But, if this is hyperbole, let us understand its point because it is a serious one. Hyperbole can be many different things. For example, hyperbole as a rhetorical device can be the refuge of the inarticulate. A tired teenager who has come in from shoveling snow, may claim, “I am literally as dead as a doornail.” One hopes that he will enjoy a better grasp of language in the future. Or hyperbole can be the refuge of the scoundrel, the person who hopes that in his exaggerated claims that you will not notice that he is just trying to blow smoke past you to get you to agree with him or to inflate his image. You can provide the concrete examples here yourself.

            But, hyperbole can also have a very legitimate rhetorical use. It can, in its deliberate, extreme use of language and charged use of the imagination, be a way to point us to something that we would not ordinarily pay attention to. It is not meant to be taken literally; it is a way of waking us up to the seriousness of the situation. It may be the only way of saying something that needs to be said, but that in its importance finds no suitable words in ordinary language. That, I think, is precisely what Jesus is doing in his hyperbolic charges to the disciples about the moral life.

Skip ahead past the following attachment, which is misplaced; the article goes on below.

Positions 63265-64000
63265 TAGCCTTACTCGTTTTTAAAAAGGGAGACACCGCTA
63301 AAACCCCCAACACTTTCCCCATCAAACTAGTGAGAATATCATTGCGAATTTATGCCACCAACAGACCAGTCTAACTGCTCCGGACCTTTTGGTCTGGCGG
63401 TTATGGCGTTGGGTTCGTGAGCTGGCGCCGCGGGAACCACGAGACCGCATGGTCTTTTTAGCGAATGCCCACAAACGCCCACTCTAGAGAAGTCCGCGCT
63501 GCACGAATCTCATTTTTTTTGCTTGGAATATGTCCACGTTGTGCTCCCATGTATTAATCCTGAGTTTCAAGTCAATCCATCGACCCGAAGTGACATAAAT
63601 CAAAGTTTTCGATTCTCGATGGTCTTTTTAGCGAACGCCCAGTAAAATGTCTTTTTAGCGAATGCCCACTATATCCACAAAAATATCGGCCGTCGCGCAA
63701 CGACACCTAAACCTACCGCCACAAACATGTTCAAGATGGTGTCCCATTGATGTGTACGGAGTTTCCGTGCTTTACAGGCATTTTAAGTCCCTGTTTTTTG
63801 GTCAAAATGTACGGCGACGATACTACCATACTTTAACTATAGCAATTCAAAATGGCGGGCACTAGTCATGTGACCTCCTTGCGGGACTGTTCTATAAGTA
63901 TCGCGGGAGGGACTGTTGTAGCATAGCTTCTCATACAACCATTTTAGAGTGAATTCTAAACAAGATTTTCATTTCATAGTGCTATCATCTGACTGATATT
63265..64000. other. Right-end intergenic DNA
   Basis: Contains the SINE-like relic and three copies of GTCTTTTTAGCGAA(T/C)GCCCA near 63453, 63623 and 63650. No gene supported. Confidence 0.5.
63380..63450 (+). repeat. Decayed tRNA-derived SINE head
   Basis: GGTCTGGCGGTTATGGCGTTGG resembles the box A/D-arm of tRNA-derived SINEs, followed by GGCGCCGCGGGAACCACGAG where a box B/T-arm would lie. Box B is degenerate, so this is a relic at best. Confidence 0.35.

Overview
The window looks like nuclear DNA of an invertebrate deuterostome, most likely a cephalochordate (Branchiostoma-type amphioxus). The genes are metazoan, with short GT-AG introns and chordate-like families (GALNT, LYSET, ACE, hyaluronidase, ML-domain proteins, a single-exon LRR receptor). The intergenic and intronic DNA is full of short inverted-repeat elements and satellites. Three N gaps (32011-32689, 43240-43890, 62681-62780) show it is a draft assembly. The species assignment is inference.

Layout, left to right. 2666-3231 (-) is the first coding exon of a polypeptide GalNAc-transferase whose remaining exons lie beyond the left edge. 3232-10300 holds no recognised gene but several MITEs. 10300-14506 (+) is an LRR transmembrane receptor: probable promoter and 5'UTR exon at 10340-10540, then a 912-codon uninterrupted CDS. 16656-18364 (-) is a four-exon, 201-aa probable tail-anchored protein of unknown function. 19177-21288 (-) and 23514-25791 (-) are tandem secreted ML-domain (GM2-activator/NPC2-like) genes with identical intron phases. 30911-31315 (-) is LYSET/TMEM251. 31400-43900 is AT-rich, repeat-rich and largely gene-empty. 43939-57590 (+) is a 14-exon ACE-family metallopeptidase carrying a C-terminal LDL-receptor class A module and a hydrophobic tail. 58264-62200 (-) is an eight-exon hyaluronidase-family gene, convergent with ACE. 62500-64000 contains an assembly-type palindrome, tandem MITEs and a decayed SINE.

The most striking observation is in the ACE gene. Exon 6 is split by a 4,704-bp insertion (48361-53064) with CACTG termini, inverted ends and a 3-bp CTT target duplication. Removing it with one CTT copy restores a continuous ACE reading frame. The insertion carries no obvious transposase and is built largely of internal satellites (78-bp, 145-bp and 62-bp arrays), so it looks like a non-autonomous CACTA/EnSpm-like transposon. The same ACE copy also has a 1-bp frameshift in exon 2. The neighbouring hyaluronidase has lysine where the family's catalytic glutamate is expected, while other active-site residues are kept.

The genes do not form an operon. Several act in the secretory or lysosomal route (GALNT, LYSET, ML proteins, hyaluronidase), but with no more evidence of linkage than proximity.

Think, then, about what is being said simply when he tells us that not only are you not to murder, you are not to get angry with your brother or sister, or even call them a fool. In the first place, he is clearly trying to tell the disciples about how serious this issue is when he suggests that violating it makes one liable to judgement. We don’t get an option on this issue.